Asad Hussain, a senior analyst at PitchBook, said car-sharing has been surprisingly resilient despite continued fears about exposure to Covid-19. “The industry is intact," he said. “It’s definitely been hurt, but it’s rebounding."
The two companies have taken aggressive steps to ease contagion concerns. Getaround waived cancellation fees, asked owners to keep hand sanitizer in their vehicles and adopted a quarantine protocol for cars that come into contact with people who test positive for Covid-19. Turo made cancellation policies more flexible, required disinfection of frequently touched hot spots and began promoting vehicles whose owners completed enhanced-cleaning training with purple handwashing-icon “badges."
Turo host Bob Aiello manages a fleet of 33 cars, 19 of which are Tesla models, based in Jersey City, New Jersey, and has begun sanitizing cars with disinfectant wipes between renters. “If someone were really worried, we would ionize the car," said Aiello.
Car-rental firms instituted similar cleanliness measures to attract customers to their captive vehicle fleets, but many were located around properties such as airports and hotels that suddenly became vacant as the pandemic spread. Now that demand is recovering, they are scrambling to rebuild diminished fleets amid a shortage of new and used vehicles due to automaker production cuts.
“Rental-car companies really struggled with changes in demand that didn’t really impact software providers -- person-to-person car sharing companies -- in the same way," said Hussain. “The P2P car-sharing industry defied expectations when it came to the impacts from Covid."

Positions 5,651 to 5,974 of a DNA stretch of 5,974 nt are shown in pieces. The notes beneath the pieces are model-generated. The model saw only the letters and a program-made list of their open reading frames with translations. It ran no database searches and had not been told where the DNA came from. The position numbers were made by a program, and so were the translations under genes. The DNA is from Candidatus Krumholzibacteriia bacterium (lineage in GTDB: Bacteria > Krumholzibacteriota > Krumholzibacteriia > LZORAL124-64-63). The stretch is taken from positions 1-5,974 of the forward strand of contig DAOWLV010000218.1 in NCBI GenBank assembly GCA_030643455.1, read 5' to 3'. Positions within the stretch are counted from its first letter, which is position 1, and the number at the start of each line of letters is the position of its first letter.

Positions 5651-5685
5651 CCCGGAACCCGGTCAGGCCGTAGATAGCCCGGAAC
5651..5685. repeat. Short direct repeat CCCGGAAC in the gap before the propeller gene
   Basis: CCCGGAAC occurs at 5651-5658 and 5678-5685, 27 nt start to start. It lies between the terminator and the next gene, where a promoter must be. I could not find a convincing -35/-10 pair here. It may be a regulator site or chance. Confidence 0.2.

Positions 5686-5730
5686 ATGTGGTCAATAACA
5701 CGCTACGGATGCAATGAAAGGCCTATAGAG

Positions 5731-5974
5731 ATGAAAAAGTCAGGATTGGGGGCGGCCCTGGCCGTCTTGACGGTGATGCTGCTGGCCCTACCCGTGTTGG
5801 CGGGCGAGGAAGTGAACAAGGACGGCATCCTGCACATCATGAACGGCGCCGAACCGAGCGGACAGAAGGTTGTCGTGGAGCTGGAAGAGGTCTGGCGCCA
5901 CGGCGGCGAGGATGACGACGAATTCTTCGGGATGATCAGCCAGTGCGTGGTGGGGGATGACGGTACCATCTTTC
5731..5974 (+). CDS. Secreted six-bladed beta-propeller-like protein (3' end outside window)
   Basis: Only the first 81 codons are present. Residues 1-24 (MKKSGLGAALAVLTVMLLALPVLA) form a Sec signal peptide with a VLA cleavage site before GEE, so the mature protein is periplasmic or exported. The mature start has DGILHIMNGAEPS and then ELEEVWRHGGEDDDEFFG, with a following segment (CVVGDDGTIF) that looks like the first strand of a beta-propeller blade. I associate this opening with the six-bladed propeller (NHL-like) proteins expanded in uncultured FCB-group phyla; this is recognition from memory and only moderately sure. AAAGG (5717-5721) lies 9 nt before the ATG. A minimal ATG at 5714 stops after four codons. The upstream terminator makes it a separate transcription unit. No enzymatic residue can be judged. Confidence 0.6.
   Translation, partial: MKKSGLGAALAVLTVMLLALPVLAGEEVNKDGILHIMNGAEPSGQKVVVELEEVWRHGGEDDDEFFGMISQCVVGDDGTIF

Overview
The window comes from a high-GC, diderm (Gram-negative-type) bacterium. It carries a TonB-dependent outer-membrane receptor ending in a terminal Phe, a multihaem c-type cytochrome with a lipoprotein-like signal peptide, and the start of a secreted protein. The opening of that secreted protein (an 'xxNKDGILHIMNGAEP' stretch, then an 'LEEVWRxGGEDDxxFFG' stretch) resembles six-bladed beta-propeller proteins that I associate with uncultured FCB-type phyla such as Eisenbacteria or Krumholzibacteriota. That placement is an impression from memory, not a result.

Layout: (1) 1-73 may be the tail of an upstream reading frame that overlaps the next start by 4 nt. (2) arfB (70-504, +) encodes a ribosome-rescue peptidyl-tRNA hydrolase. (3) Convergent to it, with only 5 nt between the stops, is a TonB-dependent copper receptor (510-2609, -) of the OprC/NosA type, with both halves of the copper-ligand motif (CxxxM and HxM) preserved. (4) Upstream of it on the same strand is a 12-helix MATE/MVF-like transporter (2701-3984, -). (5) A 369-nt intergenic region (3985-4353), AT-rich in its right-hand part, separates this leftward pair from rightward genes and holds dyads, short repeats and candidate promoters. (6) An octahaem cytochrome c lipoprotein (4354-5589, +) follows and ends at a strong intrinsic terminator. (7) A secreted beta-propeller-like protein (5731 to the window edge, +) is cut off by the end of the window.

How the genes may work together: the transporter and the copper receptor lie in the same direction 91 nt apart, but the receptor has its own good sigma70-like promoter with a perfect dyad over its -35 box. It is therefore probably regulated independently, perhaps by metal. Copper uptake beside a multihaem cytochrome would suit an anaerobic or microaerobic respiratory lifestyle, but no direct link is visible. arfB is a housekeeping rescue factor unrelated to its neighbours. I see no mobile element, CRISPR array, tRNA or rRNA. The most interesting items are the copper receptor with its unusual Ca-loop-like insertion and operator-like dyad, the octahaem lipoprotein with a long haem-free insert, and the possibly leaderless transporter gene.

The San Francisco-based startups face competition from other online operators, such as Socar and ZoomCar. Those two fleet-based rivals together account for more than half of the $4.4 billion raised since 2014 by car-sharing companies from private equity and venture capital firms, according to BloombergNEF data. Surviving subscription services from Nissan Motor Co., Porsche SE and Volvo Car AB, as well as ride-hailing companies like Uber Technologies Inc., also pose challenges to growth for these startups.
Getaround and Turo have powerful supporters in their respective corners. Getaround has received funding from Toyota Motor Corp. and Turo is backed by Google Ventures, an arm of Alphabet Inc., and the venture capital arms of both BMW and GM.
They provide a relatively low-risk way to bet on mobility services using existing technology at a time when the auto and tech industries are spending billions of dollars to develop next-generation software for fully self-driving vehicles.
The rise of the robotaxi -- driverless vehicles capable of taking passengers anywhere, anytime -- ultimately may doom the current car-sharing business model. BloombergNEF predicts self-driving cars will start to erode the market for shared vehicles by 2035. But some industry observers say the increasingly sophisticated software used in car sharing may actually provide these companies with a leg up in the race to flawlessly operate real-world fleets of vehicles without drivers -- or steering wheels.
“If you believe we’re going to a future where cars become autonomous, the companies that succeed are going to be those that know how to manage car-sharing fleets," said PitchBook’s Hussain.
This story has been published from a wire agency feed without modifications to the text.